Raffia Cloth Skirt - Kuba People, D.R. Congo (#33)
Raffia Cloth Skirt - Kuba People, D.R. Congo (#33)
Raffia Cloth Skirt - Kuba People, D.R. Congo (#33) 1
Raffia Cloth Skirt - Kuba People, D.R. Congo (#33) 2

Raffia Cloth Skirt - Kuba People, D.R. Congo (#33)

Among the Kuba people, the appliqué designs created abstract geometric shapes. The textiles were worn as skirts wrapped around their hips for ceremonial dances. The warm harmonies of color tones turn these fabrics into abstract works of art. These richly decorated cloths took a considerable amount of time to create, as they were hand-woven, stitched & dyed. Due to the fact that they were labor-intensive to create, they are highly prized by collectors. The men would weave panels on a loom, while the women decorated the cloth with an endless variety of applied decorative geometric patterns. The overall designs were either symmetrical or asymmetrical. The development of new patterns was a prominent feature of Kuba kingship. Every king was expected to invent a new cloth pattern at the beginning of his reign. Natural pigments were used to create the dyes for coloring. Modern artists such as Matisse, Paul Klee and Braque were influenced & incorporated African designs into their works. In fact Matisse hung these cloths adorning the walls of his studio next to his own painted paper cut-outs. Matisse said “I never tire of looking at them - and waiting for something to come to me from the mystery of their instinctive geometry”. They make for great decorative wall-hangings both horizontal or vertical, table runners, and even pillow covers (the stitched seams can be carefully undone to create multiple cloths).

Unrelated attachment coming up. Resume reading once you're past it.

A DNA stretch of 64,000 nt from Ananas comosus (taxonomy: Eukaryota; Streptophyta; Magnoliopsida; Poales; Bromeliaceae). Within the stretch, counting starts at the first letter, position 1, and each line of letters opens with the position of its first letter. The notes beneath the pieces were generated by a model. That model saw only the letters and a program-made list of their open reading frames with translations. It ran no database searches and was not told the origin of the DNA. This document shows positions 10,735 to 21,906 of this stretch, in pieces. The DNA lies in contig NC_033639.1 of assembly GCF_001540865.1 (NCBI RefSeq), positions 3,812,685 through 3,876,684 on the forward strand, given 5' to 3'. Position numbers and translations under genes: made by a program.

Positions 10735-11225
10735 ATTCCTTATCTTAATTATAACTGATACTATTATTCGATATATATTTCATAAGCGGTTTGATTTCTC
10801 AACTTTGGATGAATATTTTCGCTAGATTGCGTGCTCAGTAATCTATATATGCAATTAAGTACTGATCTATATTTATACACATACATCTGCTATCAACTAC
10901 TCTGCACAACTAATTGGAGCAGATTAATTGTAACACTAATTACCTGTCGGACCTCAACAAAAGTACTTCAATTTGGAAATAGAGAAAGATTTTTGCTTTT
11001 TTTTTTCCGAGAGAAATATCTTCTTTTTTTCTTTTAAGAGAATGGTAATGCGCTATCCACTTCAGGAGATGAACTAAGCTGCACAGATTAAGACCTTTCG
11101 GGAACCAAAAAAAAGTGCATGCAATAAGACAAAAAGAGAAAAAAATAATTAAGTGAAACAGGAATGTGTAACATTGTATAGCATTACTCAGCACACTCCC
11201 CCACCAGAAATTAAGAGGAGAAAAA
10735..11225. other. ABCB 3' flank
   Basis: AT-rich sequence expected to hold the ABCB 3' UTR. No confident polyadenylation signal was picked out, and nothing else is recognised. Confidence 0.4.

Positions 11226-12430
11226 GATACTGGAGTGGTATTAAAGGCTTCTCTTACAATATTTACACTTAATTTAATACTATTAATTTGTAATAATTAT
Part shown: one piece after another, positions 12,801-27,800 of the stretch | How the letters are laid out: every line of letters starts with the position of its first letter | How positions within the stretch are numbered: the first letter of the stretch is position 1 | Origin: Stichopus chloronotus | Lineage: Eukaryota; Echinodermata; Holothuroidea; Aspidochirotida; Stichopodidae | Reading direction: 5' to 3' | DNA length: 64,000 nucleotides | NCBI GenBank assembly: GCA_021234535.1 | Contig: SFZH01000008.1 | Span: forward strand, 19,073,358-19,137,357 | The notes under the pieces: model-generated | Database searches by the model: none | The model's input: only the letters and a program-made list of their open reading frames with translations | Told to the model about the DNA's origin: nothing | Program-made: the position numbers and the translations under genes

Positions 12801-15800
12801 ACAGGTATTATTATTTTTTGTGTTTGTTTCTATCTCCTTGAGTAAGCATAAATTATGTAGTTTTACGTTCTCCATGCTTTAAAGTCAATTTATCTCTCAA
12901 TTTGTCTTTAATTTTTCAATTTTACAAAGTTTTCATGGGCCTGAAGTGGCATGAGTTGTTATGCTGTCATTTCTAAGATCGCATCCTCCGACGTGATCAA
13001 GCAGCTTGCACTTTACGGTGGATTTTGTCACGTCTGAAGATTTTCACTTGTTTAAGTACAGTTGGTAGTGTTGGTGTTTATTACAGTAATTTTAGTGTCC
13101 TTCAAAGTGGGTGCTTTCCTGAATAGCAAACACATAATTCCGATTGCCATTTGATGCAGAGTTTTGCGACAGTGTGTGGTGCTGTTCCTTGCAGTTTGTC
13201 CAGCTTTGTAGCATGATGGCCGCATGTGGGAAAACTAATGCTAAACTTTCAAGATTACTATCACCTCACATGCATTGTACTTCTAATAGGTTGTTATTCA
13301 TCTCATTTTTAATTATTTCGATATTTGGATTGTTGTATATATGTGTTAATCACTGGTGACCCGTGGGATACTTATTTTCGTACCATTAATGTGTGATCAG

12'3" x 33"

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